Article Text

Download PDFPDF
Fetal MRI: maintaining safe temperature
  1. M Taylor-Clarke,
  2. A Patel,
  3. A McGuinness,
  4. G Lockwood-Estrin,
  5. I Sirgiovanni,
  6. J Allsop,
  7. V Kyriakopoulou,
  8. J V Hajnal,
  9. M A Rutherford
  1. Imaging Science Department, MRC Clinical Sciences Centre, Imperial College London, Hammersmith Campus, London, UK


Background Fetal MRI is increasingly used in clinical settings. Ongoing vigilance regarding safety is essential. Medicines and Healthcare Products Regulatory Agency (MHRA) 2007 limits whole body specific absorption rate (SAR) to 2W/Kg (normal mode) during MRI. Estimated fetal temperature must not exceed 38°C, assuming fetal-maternal temperature gradient ∼0.5°C. Temperature rise depends on the specific sequences used and length of image acquisition.

Aim To audit maternal temperature during fetal MR scans in accordance with recommended safety guidance.

Methods A prospective study of 100 women undergoing clinical and research fetal MR scan. Our typical protocol includes standard T2-weighted single-shot images (SAR 2 W/kg). Tympanic temperatures were measured within 5 min of the start and end of scanning and length of time in the scanner was documented.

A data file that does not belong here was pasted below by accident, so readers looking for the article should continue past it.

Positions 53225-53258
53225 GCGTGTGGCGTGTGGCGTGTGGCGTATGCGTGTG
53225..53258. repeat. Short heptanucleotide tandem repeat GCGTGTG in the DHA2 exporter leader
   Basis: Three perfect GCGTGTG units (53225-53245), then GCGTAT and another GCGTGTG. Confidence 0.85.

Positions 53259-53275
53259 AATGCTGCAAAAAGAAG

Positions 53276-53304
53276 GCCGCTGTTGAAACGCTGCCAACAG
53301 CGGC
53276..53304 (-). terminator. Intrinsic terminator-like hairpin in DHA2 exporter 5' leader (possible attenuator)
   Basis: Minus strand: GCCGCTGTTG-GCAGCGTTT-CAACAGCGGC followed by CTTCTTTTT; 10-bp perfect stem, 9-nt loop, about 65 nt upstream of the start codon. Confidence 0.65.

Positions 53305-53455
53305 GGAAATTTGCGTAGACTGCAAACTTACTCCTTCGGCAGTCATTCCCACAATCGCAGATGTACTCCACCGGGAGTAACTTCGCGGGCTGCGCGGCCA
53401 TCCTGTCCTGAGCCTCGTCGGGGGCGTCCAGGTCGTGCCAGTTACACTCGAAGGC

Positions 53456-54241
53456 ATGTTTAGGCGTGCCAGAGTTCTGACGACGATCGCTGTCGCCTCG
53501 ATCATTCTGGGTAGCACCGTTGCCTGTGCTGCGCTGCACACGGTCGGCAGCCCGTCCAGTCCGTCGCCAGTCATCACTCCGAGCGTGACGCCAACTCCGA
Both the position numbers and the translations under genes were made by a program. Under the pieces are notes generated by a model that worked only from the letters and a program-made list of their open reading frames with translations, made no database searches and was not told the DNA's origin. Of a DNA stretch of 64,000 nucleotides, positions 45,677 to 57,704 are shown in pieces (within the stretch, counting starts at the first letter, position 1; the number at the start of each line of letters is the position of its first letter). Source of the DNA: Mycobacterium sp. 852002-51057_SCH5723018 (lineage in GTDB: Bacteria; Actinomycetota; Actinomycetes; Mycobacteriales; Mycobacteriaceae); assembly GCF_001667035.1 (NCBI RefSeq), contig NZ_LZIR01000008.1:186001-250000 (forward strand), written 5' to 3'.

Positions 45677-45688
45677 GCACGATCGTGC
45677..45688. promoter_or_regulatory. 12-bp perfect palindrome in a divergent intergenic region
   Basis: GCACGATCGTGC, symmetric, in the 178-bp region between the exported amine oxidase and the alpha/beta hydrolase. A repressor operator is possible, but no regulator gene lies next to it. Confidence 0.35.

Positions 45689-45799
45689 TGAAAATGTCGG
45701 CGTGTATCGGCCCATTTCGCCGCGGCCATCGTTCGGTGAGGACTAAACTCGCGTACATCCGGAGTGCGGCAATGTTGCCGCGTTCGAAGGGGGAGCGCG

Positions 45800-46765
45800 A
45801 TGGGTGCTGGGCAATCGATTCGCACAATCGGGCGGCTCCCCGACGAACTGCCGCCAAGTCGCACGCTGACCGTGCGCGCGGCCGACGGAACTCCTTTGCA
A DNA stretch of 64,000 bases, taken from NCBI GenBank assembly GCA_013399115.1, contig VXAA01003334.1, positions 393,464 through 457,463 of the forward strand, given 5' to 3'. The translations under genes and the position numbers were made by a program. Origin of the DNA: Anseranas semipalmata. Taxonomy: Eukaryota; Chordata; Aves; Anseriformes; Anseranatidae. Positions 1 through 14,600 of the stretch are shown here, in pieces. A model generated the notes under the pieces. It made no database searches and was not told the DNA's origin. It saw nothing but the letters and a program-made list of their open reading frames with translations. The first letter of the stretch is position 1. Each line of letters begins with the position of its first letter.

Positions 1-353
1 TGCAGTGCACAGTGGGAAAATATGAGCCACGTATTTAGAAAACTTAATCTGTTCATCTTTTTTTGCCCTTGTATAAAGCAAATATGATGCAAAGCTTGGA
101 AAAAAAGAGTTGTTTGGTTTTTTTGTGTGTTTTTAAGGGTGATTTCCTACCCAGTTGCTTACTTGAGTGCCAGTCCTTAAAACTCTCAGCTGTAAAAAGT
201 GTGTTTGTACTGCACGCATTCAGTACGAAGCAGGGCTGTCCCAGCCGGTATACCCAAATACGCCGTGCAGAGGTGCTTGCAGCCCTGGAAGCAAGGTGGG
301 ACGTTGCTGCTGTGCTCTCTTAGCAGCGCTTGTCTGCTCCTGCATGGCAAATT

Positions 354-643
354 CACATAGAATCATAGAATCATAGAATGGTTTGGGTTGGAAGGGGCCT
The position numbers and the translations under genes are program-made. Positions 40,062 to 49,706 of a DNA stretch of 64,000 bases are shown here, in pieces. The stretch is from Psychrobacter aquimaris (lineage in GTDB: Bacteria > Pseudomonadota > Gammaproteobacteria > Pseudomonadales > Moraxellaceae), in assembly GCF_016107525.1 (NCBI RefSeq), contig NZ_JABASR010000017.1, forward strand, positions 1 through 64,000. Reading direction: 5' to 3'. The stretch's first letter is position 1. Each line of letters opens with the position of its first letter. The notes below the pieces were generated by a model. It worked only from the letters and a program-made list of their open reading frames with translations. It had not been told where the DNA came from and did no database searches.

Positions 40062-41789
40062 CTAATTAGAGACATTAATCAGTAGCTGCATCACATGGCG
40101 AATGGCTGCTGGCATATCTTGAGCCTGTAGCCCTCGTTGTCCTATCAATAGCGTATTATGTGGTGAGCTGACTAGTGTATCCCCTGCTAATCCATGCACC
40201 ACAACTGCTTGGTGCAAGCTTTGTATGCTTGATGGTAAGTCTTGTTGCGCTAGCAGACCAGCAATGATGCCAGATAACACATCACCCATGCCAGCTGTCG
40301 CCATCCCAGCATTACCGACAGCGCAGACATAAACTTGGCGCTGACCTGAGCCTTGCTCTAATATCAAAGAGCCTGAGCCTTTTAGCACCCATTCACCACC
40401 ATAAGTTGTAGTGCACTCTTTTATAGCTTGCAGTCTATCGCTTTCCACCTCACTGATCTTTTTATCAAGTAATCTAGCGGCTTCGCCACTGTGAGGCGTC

Results Mean pre and post-scan temperatures were 36.6°C (35.4–37.3°C) and 37°C (36–37.9°C) respectively. The mean temperature increase was 0.4°C (0–1.3°C). While an increase exceeding 1°C occurred in 3/100, none resulted in post-scan temperatures over 37.5°C. Six participants had a post-scan temperature above 37.5°C; of these 4 temperatures were above 37°C at the start of the scan. Mean length of time in the scanner was 59 min (25–110 min) of which approximately 75% involves image acquisition, according to our typical protocol.

Conclusions Mean temperature rises during long MR examinations are acceptable. Screening maternal temperature pre-scan identifies women in whom fetal temperature is most likely to exceed 38°C. Women with pre-scan temperatures over 37°C should be imaged cautiously, with intervals between acquisitions to avoid heat absorption.

Statistics from

Request Permissions

If you wish to reuse any or all of this article please use the link below which will take you to the Copyright Clearance Center’s RightsLink service. You will be able to get a quick price and instant permission to reuse the content in many different ways.